The key development from early July 2021 is that all politicians who had a direct connection with Navalny’s foundation or Mikhail Khodorkovsky’s entities have dropped out, or were forcefully removed from the race:
- Alexey Vorsin, Khabarovsk— refusal due to failure to reach an agreement with Yabloko
- Oleg Stepanov, Moscow— not included in the Yabloko list, refusal to open an electoral account
- Alexey Pivovarov, St. Petersburg— nominated by Yabloko in Krasnodar, FSIN actively opposes the collection of electoral documents.
It can be assumed, that, given the timing of the registration of candidates, the position of election commissions and courts, these candidates will not be registered.
Analysis of the candidates lists from parliamentary parties shows that a significant part of young and charismatic candidates from the CPRF and LDPR will not participate in the elections —for example, Bondarenko in Saratov and Lyubenkov in Bratsk.
The average profile of a candidate from parliamentary parties is a passive party functionary, taking cues from the Presidential Administration, one who does not engage in constituent work unless specifically funded by the party to do so.
The Competitive Field
Considering that government officials currently refuse to register candidates from the “non-systemic opposition”, the elections landscape will be dominated by lackluster officially-sanctioned politicians with slack agenda and avoidance of any criticism targeting the president, government officials, deputies and each other.
It can be expected that fringe parties will run active campaigns only in large Russian cities, where different support groups exist for niche interests. One should also expect that a certain number of active civic groups, in order to achieve their own goals, will try to increase the turnout of voters in the elections.
Systemic participants will operate within the framework of their respective agreements with the Presidential Administration. For example, in Irkutsk, a KPRF party deputy Mikhail Shchapov will face off an exceptionally weak rival representing the United Russia in his district —as part of an agreement with PA made a year ago during the election of the governor of the Irkutsk Oblast.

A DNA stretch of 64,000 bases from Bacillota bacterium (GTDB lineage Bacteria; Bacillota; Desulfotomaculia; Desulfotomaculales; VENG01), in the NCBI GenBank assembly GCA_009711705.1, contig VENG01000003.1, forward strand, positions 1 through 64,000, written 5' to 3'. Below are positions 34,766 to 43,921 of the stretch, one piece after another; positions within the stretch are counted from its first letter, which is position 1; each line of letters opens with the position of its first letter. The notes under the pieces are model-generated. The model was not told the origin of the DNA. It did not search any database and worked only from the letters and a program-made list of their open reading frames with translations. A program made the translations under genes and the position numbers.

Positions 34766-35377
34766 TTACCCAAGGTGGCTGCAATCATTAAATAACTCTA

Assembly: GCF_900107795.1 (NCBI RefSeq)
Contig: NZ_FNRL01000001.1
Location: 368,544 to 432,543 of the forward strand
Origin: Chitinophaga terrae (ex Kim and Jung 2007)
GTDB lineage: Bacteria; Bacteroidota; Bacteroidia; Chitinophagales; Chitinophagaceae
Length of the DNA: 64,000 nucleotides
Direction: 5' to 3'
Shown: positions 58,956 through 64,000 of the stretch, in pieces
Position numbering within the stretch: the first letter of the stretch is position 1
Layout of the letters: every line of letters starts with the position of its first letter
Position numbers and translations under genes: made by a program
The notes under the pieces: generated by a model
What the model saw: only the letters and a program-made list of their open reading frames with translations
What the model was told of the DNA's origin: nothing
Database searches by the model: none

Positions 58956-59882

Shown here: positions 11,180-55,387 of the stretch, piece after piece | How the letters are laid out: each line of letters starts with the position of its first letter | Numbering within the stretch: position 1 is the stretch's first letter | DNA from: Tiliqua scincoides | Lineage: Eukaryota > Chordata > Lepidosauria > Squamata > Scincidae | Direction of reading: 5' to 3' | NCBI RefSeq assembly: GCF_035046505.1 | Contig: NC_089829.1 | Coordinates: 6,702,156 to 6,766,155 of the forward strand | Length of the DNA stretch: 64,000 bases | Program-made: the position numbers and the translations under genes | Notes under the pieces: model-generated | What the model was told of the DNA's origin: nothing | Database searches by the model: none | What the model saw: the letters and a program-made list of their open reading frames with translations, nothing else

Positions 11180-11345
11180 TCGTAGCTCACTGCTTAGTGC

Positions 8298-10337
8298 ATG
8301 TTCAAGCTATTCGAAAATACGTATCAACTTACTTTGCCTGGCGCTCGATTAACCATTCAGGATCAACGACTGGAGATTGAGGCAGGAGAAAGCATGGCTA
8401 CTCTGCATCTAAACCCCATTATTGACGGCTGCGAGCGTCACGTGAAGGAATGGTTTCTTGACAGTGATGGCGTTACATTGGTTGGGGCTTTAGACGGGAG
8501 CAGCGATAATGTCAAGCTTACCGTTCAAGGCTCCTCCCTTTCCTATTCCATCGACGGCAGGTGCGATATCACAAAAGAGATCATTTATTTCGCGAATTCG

Last week’s party conventions and the filing of election registration applications to the Central Election Committee by candidates— are the defining events of the election season. In fact, prior to registration, an electoral campaign is not maintained in single-ballot districts; an informal tally of party lists is publicized by the news media.
Smart Voting Campaign
Over the past week, the Smart Voting campaign organizers have mailed out appeals to the addresses of those who had registered to vote urging them to spread the information about Smart Voting initiative and donate to its candidates. However, the Russian social media during this period was dominated by the discussion of the Smart Voting as it related to the publication of Yabloko and CPRF candidates lists. The main discussion themes included the prospect of voting for Stalinists and the changing view of Yabloko as it refused to include certain political activists into its list of candidates.
Last week, it was announced that e-voting procedures will not be consistent throughout the nation. In six regions, the e-voting will be conducted according to algorithms developed by the Central Election Commission of the Russian Federation, implemented through the State Service system. In Moscow, it will be a system based on the algorithms of the Moscow City Hall. This directly contradicts the current legislation in terms of ensuring standardization of methods for counting votes and maintaining the voter list. As of now, there is no data on popular reaction to this violation.